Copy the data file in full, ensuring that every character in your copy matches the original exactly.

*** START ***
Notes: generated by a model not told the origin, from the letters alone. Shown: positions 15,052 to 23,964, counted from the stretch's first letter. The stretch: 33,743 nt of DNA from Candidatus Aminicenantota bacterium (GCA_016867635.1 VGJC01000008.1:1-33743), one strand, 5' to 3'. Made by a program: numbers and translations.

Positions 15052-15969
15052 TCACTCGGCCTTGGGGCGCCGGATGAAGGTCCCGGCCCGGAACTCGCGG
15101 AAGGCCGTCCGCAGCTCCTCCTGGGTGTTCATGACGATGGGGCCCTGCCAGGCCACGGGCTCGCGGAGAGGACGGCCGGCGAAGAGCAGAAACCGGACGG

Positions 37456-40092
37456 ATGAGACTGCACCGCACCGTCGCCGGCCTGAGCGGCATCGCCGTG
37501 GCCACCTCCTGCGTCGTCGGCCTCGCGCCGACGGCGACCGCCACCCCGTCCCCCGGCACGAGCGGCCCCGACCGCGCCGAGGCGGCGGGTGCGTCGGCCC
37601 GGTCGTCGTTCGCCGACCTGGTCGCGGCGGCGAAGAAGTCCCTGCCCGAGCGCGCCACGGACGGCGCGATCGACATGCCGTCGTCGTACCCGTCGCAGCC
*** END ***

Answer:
Notes: generated by a model not told the origin, from the letters alone. Shown: positions 15,052 to 23,964, counted from the stretch's first letter. The stretch: 33,743 nt of DNA from Candidatus Aminicenantota bacterium (GCA_016867635.1 VGJC01000008.1:1-33743), one strand, 5' to 3'. Made by a program: numbers and translations.

Positions 15052-15969
15052 TCACTCGGCCTTGGGGCGCCGGATGAAGGTCCCGGCCCGGAACTCGCGG
15101 AAGGCCGTCCGCAGCTCCTCCTGGGTGTTCATGACGATGGGGCCCTGCCAGGCCACGGGCTCGCGGAGAGGACGGCCGGCGAAGAGCAGAAACCGGACGG

Positions 37456-40092
37456 ATGAGACTGCACCGCACCGTCGCCGGCCTGAGCGGCATCGCCGTG
37501 GCCACCTCCTGCGTCGTCGGCCTCGCGCCGACGGCGACCGCCACCCCGTCCCCCGGCACGAGCGGCCCCGACCGCGCCGAGGCGGCGGGTGCGTCGGCCC
37601 GGTCGTCGTTCGCCGACCTGGTCGCGGCGGCGAAGAAGTCCCTGCCCGAGCGCGCCACGGACGGCGCGATCGACATGCCGTCGTCGTACCCGTCGCAGCC